Cyprus asks vaccines from Israel amid EU delay

Anastasiades criticised the EU for being too slow in the decision-making process when it comes to vaccines’ approval. [EPA/ YIANNIS KOURTOGLOU]

Cyprus has asked neighbouring Israel for COVID-19 vaccines, Cypriot President Nicos Anastasiades told Politis journal in an interview.

I have contacted [Israeli PM] Mr Netanyahu and asked him to consider supplying a quantity for the Republic of Cyprus. He will explore the possibilities and within days we will have the answer,” the Cypriot leader said.

Asked whether this is in line with the EU rules, Anastasiades replied that this is not an EU issue as the vaccines concerned are only the ones already approved by the EU as well.

“I do not think there is such an issue. It is an effort that our country is making in view of the delay in the production of vaccines to speed up vaccination. But there would definitely be a problem if these vaccines [from Israel] had not been approved by the EU,” he said.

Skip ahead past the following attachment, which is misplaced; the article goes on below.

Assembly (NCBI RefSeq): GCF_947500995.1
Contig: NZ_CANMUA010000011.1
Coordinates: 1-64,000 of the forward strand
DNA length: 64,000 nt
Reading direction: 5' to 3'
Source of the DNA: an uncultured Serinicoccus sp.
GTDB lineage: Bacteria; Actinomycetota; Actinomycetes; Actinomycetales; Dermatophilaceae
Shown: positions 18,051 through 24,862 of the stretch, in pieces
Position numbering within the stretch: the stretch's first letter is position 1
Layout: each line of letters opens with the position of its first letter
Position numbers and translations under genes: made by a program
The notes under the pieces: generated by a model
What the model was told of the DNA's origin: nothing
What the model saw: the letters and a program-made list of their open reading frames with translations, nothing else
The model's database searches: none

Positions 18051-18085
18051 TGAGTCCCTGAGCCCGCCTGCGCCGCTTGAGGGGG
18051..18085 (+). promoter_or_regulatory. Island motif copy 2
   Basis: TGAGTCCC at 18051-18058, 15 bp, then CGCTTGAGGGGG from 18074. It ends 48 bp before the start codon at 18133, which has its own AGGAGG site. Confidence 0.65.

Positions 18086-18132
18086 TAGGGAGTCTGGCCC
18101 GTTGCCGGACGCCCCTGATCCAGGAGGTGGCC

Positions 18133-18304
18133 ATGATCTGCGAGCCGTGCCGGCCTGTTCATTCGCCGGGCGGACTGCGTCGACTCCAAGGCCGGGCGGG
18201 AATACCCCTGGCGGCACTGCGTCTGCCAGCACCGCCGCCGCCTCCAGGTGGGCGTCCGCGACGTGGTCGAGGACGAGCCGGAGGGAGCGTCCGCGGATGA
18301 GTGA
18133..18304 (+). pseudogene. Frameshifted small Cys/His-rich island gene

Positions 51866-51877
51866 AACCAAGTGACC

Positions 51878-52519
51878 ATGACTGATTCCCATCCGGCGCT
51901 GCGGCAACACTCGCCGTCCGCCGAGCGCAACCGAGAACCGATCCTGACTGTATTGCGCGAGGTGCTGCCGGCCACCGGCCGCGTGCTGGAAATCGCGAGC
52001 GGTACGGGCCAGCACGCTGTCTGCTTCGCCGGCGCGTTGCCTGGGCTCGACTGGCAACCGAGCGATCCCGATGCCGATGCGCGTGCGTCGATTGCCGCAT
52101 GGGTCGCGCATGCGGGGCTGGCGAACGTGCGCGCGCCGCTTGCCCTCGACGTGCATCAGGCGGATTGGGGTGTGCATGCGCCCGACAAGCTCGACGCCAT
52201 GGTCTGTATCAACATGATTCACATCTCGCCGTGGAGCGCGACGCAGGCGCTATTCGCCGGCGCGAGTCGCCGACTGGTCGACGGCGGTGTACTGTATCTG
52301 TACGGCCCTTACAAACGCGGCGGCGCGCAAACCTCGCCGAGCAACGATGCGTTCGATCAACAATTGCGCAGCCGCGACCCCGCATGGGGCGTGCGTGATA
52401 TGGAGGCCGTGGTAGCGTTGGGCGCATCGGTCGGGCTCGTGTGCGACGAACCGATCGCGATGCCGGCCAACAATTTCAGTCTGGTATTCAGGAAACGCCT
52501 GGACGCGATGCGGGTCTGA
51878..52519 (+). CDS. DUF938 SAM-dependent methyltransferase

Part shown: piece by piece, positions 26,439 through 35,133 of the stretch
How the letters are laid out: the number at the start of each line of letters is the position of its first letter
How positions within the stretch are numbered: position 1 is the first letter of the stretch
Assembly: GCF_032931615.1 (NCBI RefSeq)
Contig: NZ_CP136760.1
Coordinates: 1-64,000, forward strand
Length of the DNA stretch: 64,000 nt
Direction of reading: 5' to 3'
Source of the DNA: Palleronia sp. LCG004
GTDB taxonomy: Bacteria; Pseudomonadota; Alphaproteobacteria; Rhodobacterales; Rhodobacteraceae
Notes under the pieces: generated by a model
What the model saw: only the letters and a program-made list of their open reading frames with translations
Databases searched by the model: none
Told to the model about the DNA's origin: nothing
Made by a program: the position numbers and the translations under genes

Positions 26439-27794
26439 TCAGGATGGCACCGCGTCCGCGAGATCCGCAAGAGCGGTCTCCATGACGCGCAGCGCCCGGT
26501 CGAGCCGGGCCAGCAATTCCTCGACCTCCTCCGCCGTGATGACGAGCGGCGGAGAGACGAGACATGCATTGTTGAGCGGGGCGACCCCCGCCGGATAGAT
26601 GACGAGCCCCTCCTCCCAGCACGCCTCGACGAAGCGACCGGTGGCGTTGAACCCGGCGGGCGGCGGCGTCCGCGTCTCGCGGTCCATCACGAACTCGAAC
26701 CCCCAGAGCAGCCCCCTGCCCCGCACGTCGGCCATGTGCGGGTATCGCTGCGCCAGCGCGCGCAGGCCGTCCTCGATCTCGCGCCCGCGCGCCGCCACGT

The EU has so far approved the vaccines manufactured by Pfizer-BioNTech and Moderna while the European Medicines Agency has said it is possible that AstraZeneca’s vaccine could be approved within January.

Anastasiades criticised the EU for being too slow in the decision-making process when it comes to vaccines’ approval. He said the EU was wrong to focus too much on AstraZeneca’s vaccinein the beginning.

“The initial indications were very encouraging, at some point there was a setback in its effectiveness […] two companies came with a vaccine first [Pfizer-BioNTech and Moderna] but the number of vaccines is not enough for rapid and mass vaccinations,” the Cypriot President emphasised.

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